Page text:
But then again, I guess if the monster is big enough and the fairy tales circulate with such resonance throughout the inner cores of the cultural psyche, maybe we can grow out of this through more credit for the consumption, whether it be personal or public. Maybe it is the future, 50 year mortgages, unlimited credit cards at non usury rates, automatic debt annihilation on death, bankruptcies lose their meaning, and a few other handy measures needed to bring about a change in the capitalism of a credit economy. Who needs a good job within such system?

    Maybe Andrew you should pick up your pom poms and join the cheer leaders, they seem to be so optimistic with their rah rah rah. lol

    pt

  • There is probably something to the balance sheet effect that could be a necessary condition for recovery but not a sufficient condition.

    Households are upping their savings, but only if a hefty share of those savings are going into the stock market could that drive price increases upwards. I don’t think that is happening — most of the increase in savings is repaying debt not purchasing assets, and the latter is certainly not in large enough measure to ramp prices even close to where they were a year ago.

  • I stuck my neck out on this one before you, Andrew 🙂

    A month ago, I argued in a couple of comments on this blog that the stock market is an extremely important indicator of where the real economy is likely headed. After all, the current real recession began with a huge stock-market crash.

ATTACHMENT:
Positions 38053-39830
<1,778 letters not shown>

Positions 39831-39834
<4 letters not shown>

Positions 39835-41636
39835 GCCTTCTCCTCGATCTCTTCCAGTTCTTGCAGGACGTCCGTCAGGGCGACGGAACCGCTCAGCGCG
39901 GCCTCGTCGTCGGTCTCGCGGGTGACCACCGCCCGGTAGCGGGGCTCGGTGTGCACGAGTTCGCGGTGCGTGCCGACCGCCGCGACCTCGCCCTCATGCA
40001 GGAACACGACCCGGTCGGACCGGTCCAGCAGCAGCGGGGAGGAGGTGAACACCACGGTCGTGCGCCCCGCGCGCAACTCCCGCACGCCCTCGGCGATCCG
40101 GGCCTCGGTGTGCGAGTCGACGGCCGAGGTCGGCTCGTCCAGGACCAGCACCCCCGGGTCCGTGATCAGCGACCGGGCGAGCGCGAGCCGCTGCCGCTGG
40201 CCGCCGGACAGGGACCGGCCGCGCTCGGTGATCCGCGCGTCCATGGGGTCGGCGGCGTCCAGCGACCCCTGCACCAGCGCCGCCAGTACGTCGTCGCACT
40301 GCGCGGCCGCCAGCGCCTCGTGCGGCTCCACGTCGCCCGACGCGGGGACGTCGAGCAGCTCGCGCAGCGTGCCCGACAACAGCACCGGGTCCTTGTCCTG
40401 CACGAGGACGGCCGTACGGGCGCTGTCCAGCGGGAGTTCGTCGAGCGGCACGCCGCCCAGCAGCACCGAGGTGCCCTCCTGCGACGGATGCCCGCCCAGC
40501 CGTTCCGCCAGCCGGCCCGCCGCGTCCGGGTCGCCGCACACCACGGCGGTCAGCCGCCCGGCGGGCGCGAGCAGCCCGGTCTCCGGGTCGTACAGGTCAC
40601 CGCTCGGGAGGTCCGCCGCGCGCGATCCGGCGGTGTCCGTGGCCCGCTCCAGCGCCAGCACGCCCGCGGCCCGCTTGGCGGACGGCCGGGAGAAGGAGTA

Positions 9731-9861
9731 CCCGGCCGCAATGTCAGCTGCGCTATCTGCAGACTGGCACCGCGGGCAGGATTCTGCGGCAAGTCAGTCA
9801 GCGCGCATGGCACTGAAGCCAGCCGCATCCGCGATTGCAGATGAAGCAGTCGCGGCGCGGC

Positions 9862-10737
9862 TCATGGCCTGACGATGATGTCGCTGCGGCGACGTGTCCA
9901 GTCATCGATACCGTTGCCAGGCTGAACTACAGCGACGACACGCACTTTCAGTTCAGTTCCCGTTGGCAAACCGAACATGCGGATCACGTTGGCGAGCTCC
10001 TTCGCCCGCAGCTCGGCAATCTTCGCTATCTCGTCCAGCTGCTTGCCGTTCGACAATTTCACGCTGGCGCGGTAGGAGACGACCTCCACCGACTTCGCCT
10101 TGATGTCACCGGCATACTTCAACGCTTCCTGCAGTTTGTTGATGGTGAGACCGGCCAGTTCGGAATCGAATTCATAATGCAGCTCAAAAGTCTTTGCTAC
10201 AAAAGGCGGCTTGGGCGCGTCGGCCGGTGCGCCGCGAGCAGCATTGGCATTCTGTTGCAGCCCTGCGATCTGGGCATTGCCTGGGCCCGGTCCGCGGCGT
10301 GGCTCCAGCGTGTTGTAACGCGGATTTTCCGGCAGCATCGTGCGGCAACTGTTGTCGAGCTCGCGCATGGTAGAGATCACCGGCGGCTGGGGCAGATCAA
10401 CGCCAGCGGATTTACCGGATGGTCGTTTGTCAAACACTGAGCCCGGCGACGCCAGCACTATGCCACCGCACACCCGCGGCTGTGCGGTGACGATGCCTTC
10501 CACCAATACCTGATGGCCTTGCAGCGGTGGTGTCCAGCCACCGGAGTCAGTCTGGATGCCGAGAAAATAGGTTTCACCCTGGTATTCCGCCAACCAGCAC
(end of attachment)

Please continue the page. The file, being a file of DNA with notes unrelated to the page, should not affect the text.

It is almost impossible to predict where the stock market will go in the short term, but my instinct is to disagree with Andrew and Rumour that there will be another crash based on weakness in the real economy. It may be that economic fundamentals do not justify the TSX’s jump from 7,567 on March 9 to 10,143 today, but they did not justify its fall to 7,567 in the first place.

    I tend to share the perspective of Travis and Marc that stock markets are still far below where they were a year ago.

  • The current real recession in the US began way before markets tanked…No?

  • Fair point, but US stock markets peaked nearly a year before the TSX peaked. An appreciable decline in US stock markets at the end of 2007 and beginning of 2008 did kick off the American recession of 2008. Also, the more recent and severe stock-market crash began the far worse contraction of recent months.

  • FDIC insured savings plans are averaging 1- 2.5 % interest in a 5-6% inflationary environment. Apparently savers are parking their money for safety,certainly not profits. The contrived,controlled U.S. & free world stock mkts., are phoney as hell. Hedge funds,and large corporations buying back their own shares,at assigned intervals in unison with each other,certainly are a large contributor to the contrivity. Large crash due, definitly within the next 90-120 days

  • When prospective buyers out number sellers, the price rises. Eventually, sellers attracted to the high selling price enter the market and/or buyers leave, achieving equilibrium between buyers and sellers. When sellers outnumber buyers, the price falls. Eventually buyers enter and/or sellers leave, again achieving equilibrium